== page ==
Deep in the bowels of the sprawling State Department is where you’ll find the Office of Public Diplomacy, what’s left of my alma mater, the once-proud U.S. Information Agency (USIA), which played a little-known but significant role in President Reagan’s Cold War victory over the Soviet Union.
In USIA our mission was to “tell America’s story to the world” by managing a panoply of overseas cultural and information programs, ranging from the highly successful Fulbright educational exchange program to the Voice of America (VOA), created during WWII to counter Axis propaganda. USIA thrived when it had competent, high-profile directors like legendary newsman Edward R. Murrow during the Kennedy administration and eccentric but effective Hollywood movie producer Charles Z. Wick during the Reagan administration.
Both Murrow and Reagan’s close personal friend, Wick, had seats on the all-important National Security Council (NSC) because, as Murrow said, if USIA was expected to explain foreign policy crash landings (think Bay of Pigs), it also had to be in on the takeoffs. And further, he knew the most important element of public diplomacy was “the last three feet” — face-to-face communication, and that’s as true now as it was then despite the proliferation of social media.
Unfortunately, what I call the “odd couple” — the late ultra-conservative Sen. Jesse Helms, a North Carolina Republican, and President Clinton’s misguided Secretary of State, Madeleine Albright — teamed-up in 1999 to merge USIA into the State Department. That’s when things went downhill . . . fast. So I wince every time Ms. Albright speaks or writes about public diplomacy.
For the most part public diplomacy was an after-thought during the presidency of Barack Obama, mostly out of sight and out of mind down there in the State Department basement. Every now and then they’d announce a new undersecretary of State for public diplomacy who would proceed to disappear from public view. That’s what happened to Time magazine Editor-in-Chief Richard Stengel after being named to that position by President Obama in 2014. I have no idea what, if anything, Stengel accomplished at the State Department.
What Stengel and his predecessors should have been doing was to aggressively counter a steady stream of hateful public and online propaganda produced by ISIS, which uses the Internet to recruit radical Islamic terrorists (we can finally identify the enemy) overseas and here in the U.S. During the Cold War USIA had a small but effective office charged with countering Soviet disinformation and misinformation. An example of that office’s effectiveness was when we convinced post-Franco Spain to join NATO to stop Soviet expansionism in Europe. After we pointed out Soviet ICBM missiles could reach Madrid, Spain joined NATO partly because policy-makers read our Spanish-language translation of an annual Defense Department publication titled “Soviet Military Power,” which USIA also distributed in Latin America.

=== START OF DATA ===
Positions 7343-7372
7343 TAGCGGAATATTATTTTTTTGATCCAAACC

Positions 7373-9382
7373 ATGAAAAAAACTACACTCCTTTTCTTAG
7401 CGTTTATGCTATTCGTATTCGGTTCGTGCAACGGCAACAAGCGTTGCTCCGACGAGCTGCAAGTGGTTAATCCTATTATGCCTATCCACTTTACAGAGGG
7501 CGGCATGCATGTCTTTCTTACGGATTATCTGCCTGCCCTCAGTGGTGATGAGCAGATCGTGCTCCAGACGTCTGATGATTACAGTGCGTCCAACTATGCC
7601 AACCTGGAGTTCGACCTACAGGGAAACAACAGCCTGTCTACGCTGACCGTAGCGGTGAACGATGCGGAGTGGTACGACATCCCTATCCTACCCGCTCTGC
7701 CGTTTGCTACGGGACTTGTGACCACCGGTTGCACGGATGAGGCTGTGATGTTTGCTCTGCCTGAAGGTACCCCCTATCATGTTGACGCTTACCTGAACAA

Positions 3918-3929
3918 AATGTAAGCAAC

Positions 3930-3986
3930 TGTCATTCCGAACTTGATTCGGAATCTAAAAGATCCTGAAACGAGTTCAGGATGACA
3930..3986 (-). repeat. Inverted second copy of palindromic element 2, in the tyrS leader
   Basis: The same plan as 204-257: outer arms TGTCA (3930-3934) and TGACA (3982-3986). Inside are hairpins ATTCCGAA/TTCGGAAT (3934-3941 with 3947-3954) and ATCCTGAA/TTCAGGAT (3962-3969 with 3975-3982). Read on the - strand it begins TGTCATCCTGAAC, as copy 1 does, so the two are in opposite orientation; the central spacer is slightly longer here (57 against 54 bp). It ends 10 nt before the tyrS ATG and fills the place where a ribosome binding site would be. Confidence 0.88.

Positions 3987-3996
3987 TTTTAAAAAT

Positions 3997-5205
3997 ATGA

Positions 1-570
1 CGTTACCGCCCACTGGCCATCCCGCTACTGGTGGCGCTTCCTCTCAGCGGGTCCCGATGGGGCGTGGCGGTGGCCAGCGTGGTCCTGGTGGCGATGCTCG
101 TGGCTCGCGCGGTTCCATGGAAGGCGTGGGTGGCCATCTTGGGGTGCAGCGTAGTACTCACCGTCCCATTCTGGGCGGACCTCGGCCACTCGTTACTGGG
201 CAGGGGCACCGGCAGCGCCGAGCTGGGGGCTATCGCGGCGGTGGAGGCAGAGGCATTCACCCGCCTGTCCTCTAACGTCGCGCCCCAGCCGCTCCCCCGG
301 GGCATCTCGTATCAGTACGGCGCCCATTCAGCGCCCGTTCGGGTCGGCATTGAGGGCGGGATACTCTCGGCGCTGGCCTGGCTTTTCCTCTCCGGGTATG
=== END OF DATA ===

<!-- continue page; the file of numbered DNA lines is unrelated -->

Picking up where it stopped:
One of President Obama’s short-term undersecretaries of State for public diplomacy, Tara Sonenshine, now a “senior career coach” at George Washington University, recently wrote a column for “The Hill” arguing President Trump’s refugee travel ban “fails Public Diplomacy 101.” Well maybe, but banning potential terrorists from our shores is a valid foreign policy goal even though, as Ms. Sonenshine wrote, Trump botched the public rollout of his new “extreme vetting” policy.
The president should bring some activist, experienced public diplomacy professionals into the White House and State Department to counter ISIS propaganda and online recruiting efforts. He doesn’t need to reinvent USIA but Secretary of State Rex Tillerson should revitalize State’s moribund Public Diplomacy Office by naming a dedicated, dynamic media professional who will be a full member of the president’s new national security team.
Appeal political columnist Guy W. Farmer is a retired USIA officer.